This article was corrected on April 1, 2002.
Miramax was hit with a heavy round of layoffs Friday as co-heads Harvey and Bob Weinstein pink-slipped approximately 75 staffers — roughly 14% of the studio’s 540 workers.
The cuts were made in Gotham, Los Angeles, London and Rome and include employees of both Miramax and genre arm Dimension. Publicity, production, distribution, finance, marketing and Talk Miramax Books suffered losses.
“A number of factors led to this decision,” said Matthew Hiltzik, VP of corporate communications. “We had increased our staff by about 16% over the past four months, one of our busiest times of the year. These cuts restore us to the level where we were last October.”
Hiltzik also said the recent appointments of chief financial officer and exec VP of finance and operations Rob Landsbaum, as well as publicity topper Amanda Lundberg, “offered a natural opportunity to re-evaluate our staffing and personnel.”
Miramax dodged the wave of layoffs afflicting other entertainment companies last year. But the Weinsteins may be re-evaluating the structure and direction of the company as the end of Oscar season approaches.
Miramax Films has recently displayed a renewed interest in the kind of pics that have historically brought it the most success: smaller English-lingo titles and foreign acquisitions, as opposed to glossy, expensive pics such as “The Shipping News” and “All the Pretty Horses.” Hiltzik cited pickups “In the Bedroom” and “Amelie” as examples of the types of pics Miramax will continue to pursue.
But for a mid-size company, Miramax also continues to maintain a deep roster of execs in areas like production, acquisitions and publicity.
“The company is way over-staffed,” said a source inside the studio. “There are just too many people. But that doesn’t make today any less depressing.”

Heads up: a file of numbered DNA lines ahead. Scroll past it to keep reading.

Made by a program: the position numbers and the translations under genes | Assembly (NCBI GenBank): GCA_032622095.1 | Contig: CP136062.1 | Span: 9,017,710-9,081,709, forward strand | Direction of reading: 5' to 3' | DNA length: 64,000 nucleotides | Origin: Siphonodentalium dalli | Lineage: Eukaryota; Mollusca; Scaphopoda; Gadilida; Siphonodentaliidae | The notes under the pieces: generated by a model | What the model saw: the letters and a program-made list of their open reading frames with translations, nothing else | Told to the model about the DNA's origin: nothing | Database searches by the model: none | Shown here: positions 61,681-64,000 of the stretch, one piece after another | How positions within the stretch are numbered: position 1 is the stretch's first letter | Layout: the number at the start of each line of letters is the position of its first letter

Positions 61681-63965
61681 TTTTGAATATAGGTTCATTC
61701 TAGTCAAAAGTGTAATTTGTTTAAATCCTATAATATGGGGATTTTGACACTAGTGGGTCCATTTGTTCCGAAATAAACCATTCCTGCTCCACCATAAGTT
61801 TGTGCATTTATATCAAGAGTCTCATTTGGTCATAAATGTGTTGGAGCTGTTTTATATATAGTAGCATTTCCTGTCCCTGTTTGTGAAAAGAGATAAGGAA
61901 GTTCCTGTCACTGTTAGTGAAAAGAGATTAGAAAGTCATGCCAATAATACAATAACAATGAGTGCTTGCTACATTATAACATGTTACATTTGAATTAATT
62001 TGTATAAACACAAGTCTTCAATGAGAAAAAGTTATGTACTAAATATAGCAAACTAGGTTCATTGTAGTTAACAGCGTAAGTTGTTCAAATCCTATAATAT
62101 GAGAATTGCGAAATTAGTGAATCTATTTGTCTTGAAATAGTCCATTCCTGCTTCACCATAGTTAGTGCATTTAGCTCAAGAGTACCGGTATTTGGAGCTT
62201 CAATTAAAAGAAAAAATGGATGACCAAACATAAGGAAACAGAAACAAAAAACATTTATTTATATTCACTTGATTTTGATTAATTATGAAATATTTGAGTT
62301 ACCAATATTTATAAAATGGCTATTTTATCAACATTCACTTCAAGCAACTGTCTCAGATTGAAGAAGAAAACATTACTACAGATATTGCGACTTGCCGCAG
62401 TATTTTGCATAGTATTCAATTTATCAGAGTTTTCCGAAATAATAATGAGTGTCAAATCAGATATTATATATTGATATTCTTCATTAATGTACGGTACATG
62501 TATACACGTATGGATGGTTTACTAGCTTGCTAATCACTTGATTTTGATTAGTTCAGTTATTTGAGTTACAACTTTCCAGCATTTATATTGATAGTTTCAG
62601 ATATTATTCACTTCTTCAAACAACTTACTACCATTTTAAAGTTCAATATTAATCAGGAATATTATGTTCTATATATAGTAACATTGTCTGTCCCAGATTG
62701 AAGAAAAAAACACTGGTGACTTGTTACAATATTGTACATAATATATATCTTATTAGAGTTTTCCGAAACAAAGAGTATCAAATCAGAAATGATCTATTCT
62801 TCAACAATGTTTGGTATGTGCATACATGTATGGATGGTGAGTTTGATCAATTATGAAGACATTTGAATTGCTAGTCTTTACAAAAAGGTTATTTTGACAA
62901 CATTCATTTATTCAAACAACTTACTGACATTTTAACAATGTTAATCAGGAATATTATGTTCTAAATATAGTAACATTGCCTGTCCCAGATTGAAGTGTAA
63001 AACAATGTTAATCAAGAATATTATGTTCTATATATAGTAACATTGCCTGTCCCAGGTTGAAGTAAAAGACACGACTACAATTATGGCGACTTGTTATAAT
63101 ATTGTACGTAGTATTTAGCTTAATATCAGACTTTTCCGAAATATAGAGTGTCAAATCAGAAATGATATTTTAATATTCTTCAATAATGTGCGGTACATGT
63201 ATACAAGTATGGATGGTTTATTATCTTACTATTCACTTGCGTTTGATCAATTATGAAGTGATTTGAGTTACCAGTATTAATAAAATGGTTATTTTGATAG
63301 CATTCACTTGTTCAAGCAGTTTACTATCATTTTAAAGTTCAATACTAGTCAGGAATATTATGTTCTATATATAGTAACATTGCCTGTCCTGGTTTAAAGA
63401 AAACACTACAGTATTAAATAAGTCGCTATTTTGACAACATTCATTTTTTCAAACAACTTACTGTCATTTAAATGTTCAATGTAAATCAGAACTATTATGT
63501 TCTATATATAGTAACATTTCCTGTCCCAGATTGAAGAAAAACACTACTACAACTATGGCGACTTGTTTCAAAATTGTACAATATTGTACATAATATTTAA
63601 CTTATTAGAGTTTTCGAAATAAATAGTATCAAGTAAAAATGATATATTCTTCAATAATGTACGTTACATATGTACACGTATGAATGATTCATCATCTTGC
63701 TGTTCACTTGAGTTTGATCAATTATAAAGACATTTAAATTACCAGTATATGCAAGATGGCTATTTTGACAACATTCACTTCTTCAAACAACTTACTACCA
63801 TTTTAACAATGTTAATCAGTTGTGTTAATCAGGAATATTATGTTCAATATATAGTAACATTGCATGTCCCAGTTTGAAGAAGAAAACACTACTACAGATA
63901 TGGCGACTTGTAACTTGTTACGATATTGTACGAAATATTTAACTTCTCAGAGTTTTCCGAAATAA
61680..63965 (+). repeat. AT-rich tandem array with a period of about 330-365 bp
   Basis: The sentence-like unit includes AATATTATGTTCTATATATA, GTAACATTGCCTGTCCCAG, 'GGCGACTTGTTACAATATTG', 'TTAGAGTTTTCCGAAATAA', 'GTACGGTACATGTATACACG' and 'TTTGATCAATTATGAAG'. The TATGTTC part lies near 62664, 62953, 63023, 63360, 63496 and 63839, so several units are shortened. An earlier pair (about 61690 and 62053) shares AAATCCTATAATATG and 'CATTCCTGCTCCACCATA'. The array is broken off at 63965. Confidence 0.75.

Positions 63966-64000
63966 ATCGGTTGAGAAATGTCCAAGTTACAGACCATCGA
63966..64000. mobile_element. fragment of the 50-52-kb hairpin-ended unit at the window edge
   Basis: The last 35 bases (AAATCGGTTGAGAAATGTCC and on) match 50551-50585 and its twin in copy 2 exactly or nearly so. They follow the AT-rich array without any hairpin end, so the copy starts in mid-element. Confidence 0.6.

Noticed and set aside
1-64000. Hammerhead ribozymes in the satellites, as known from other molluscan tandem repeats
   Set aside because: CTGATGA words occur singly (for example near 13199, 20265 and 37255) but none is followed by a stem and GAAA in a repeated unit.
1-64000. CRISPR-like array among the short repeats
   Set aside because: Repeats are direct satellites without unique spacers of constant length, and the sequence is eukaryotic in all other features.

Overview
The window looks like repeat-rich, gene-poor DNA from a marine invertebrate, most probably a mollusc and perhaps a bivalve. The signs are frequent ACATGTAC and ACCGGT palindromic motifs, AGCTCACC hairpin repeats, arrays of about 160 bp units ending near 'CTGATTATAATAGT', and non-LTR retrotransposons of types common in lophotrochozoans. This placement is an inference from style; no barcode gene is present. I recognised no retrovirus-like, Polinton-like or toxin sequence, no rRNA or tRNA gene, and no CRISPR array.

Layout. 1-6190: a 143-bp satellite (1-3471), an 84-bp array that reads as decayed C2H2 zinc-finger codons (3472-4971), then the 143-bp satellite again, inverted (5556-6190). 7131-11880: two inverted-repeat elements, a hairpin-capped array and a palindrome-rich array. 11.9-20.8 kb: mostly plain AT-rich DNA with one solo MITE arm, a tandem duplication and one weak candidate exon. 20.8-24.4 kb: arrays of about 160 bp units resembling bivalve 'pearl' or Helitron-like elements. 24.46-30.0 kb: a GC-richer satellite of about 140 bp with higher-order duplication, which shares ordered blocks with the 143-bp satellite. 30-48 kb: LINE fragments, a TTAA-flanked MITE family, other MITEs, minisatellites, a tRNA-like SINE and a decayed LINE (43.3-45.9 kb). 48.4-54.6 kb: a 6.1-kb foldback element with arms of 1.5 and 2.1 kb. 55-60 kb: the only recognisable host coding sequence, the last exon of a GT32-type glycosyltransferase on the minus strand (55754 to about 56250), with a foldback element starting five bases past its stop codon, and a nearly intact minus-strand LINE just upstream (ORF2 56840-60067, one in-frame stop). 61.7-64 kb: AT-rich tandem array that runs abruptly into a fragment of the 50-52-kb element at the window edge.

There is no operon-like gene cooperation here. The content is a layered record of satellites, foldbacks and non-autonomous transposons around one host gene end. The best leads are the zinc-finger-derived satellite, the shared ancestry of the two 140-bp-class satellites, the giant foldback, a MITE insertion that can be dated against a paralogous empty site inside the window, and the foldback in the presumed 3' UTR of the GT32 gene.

Other pressure on Miramax’s bottom line has come from the demise last year of Talk magazine — which cost Miramax $25 million since its startup nearly three years ago — and disappointing box office results for recent high-profile films like “The Shipping News,” which grossed just $11.4 domestically, and “Imposter,” the $30 million-budgeted Dimension pic that grossed less than $10 million. More recently, Miramax’s Nicole Kidman starrer “Birthday Girl” grossed only $5 million.
Though Miramax and Dimension together posted a record box office year in 2001, riding on the shoulders of such pics as “Bridget Jones’s Diary,” “Spykids,” “The Others” and “Serendipity,” the costs of making so many films and losing big on some of them may have finally caught up with the company.
Hiltzik said the cuts were not required by parent company Walt Disney, which last year mandated 4,000 job cuts.
New duo have a hand
Landsbaum and Lundberg were said to have been instrumental in Miramax’s decision to make broad cuts. Publicity was hit especially hard, including staffers Juliette Knight and Robin Jonas. About 70% of the personnel who lost their jobs on Friday were at lower or mid-management positions.
Distribution also saw deep cuts, but production, development, marketing and acquisitions were not greatly effected. Exceptions include Gotham execs Heidi Herman, Adam Spetler and Regan Graves. These and other employees are said to have been given small severance packages.
Insiders say that while more major cuts are unlikely, a handful of additional personnel will be given pinkslips. And some execs will not be renewed once their contracts come due.